Let the Chief rest in peace

Feb. 16, the University of Illinois announced in a press release that Chief Illiniwek, the 81-year-old tradition at the University of Illinois, would be retired after halftime of the Feb. 21 men’s basketball game. For Illini Nation, this news, while expected, brought a bitter disappointment.

Four generations of Illinois fans have enjoyed the tradition of Chief Illiniwek. My grandfather, who first enjoyed Illini football while watching Red Grange run for four touchdowns against Michigan in 1924, enjoyed the introduction and tradition of Chief Illiniwek. He first took my father to a game in the 1950s, leading my father to attend the University of Illinois, graduating in the 1960s while watching such Illini greats as Dick Butkus and Jim Grabowski. He became a season ticket holder in the 1970s, and has gone to virtually every home game since then, even when we lived in Pennsylvania for two years. Our exposure to Chief Illiniwek as children inspired us to learn more of our own heritage, as we are descended from a Cherokee grandmother on my mother’s side. We looked at Chief Illiniwek with great respect, along with the fans who surrounded us every Saturday in the fall.

Despite the portrayal of the Chief as a “hostile and abusive” symbol by the NCAA and some in the media, for those fans who made the University of Illinois their home, the Chief was a time-honored symbol of pride, honor, integrity and excellence. Indeed, the decision came after years of public debate that made the Chief a hotter political topic than the decreasing funding of our flagship university. Indeed, at the end of the debate, a vocal minority succeeded in forcing the University of Illinois to retire the Chief. As fans of the University, and of Chief Illiniwek, we were sad to see that day come, but we were hopeful the final resolution of this debate would allow us all to move on and focus on the real issues impacting our beloved University, such as state funding, continued focus on educational excellence, and continuing the growth of the University of Illinois as the premiere public research university. Unfortunately, our hopes were dashed when, in the days after the announcement, the Chief detractors again dominated the media with cries of “it’s about time.” They continue to raise the issue, vowing to eliminate the name “Fighting Illini,” a name that predates the Chief by several years. They will want to eliminate the famed “Three-In-One,” the music that accompanied the Chief’s halftime dance for 81 years. With the Chief now retired, the Chief’s foes will still not let him rest in peace.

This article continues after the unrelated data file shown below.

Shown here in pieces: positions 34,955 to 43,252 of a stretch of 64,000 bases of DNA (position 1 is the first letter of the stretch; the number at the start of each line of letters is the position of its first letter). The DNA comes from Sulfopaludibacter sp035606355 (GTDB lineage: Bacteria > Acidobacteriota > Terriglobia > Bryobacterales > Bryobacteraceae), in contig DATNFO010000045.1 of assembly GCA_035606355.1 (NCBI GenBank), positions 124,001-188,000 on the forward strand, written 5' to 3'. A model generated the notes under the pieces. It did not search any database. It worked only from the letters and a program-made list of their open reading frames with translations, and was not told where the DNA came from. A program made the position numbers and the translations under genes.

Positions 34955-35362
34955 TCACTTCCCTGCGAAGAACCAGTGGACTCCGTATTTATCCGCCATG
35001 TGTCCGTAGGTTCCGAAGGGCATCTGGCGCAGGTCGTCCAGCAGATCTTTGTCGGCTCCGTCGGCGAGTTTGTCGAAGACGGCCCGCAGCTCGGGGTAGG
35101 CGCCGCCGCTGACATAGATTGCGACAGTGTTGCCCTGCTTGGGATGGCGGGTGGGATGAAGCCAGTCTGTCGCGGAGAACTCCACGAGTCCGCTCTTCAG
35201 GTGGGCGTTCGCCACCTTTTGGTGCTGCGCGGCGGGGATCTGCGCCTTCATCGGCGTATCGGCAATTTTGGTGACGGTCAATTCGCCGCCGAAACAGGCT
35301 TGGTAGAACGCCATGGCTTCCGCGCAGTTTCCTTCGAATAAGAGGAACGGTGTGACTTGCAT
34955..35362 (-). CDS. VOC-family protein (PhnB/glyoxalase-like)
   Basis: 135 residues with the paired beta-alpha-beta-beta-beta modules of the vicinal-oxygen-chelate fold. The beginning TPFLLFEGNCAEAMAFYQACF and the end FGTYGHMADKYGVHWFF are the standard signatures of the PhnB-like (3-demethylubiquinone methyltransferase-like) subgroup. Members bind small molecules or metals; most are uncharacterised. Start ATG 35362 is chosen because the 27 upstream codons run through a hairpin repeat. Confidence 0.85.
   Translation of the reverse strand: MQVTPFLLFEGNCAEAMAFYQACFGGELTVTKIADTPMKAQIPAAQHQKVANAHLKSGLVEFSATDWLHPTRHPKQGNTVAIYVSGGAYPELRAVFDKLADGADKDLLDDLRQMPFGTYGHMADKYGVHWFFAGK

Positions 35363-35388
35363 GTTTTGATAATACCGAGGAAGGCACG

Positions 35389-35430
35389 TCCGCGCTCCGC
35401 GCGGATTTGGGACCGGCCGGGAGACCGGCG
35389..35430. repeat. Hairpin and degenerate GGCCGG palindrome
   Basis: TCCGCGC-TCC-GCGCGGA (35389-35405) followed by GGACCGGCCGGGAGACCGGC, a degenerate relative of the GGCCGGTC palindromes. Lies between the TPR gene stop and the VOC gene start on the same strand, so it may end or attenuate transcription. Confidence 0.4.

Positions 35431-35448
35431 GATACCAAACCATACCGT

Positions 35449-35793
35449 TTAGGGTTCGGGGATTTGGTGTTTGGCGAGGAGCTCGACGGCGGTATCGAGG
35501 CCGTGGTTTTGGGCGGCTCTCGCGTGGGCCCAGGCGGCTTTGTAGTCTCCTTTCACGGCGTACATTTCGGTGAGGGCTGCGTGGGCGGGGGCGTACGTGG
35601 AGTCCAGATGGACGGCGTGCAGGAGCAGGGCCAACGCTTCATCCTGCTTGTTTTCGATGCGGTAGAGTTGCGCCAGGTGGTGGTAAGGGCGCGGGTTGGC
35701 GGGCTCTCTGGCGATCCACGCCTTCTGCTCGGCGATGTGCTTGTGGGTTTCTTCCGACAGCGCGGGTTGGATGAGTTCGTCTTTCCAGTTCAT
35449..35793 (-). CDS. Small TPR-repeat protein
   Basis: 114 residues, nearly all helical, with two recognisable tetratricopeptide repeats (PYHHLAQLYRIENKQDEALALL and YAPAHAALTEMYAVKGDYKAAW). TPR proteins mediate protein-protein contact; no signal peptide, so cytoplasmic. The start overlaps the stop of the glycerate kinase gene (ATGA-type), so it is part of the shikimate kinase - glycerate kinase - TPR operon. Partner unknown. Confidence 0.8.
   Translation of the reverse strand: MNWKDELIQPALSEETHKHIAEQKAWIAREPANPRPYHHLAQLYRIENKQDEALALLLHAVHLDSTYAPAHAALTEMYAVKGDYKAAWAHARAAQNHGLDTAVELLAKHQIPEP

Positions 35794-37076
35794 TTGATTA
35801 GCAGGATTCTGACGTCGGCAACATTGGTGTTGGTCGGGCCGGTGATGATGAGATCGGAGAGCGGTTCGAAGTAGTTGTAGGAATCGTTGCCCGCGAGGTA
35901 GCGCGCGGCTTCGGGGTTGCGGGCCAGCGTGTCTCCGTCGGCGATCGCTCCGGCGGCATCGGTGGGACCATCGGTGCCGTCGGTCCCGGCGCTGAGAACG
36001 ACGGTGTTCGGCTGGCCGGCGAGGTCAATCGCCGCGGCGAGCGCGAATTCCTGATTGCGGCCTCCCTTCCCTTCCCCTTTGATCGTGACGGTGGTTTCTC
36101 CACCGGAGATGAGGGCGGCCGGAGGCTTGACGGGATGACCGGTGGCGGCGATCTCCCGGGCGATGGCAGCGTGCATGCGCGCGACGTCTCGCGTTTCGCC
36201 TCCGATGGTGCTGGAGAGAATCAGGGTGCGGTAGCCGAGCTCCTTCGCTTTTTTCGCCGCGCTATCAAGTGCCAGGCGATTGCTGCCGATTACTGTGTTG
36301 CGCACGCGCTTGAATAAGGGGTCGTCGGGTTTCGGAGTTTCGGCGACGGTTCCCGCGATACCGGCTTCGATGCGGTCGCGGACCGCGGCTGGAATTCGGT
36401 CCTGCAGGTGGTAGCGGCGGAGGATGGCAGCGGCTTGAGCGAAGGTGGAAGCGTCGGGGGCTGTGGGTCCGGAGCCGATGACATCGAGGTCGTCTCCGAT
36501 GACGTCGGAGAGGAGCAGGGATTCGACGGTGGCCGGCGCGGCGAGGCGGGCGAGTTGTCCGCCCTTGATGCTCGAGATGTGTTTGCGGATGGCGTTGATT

What gets lost in the debate is that while Chief Illiniwek may no longer appear on the field or court, he will never go away. The spirit of Chief Illiniwek will continue to live on. Whether it’s Red Grange, Dick Butkus, Jim Grabowski, or any of the other football players who take the field for the Illini; whether it’s Johnny “Red” Kerr, Kendall Gill, Deron Williams or any other basketball player to take the court; whether it’s the multiple Nobel Prize winners on the University faculty; whether it is the students, alumni and fans of the University of Illinois, the Chief will live on. His virtues of pride, honor, integrity and excellence will live on.

The Chief has been taken from us, and perhaps it was time. But whichever side of that debate you land on, the fact is he is gone, and it is time to move on. As supporters of the University of Illinois, we would like to let the Chief retire with honor and dignity, and move the debate to more important issues facing the University. We hope those who opposed Chief Illiniwek will let the Chief retire, and instead of fighting against each other on the issue of the Chief, we can fight together to facilitate continuing excellence at the University – excellence of which we are proud. We hope we can work together to continue to make the University of Illinois one of the premiere universities in the world – where people from all races and nationalities come together in the pursuit of that excellence, honoring each other for their differences and their contributions. What better way to honor the spirit of Chief Illiniwek?

Caledonia, Ill., resident James H. Waddell is president of the Rockford Area Illini Club.

from the April 4-10, 2007, issue

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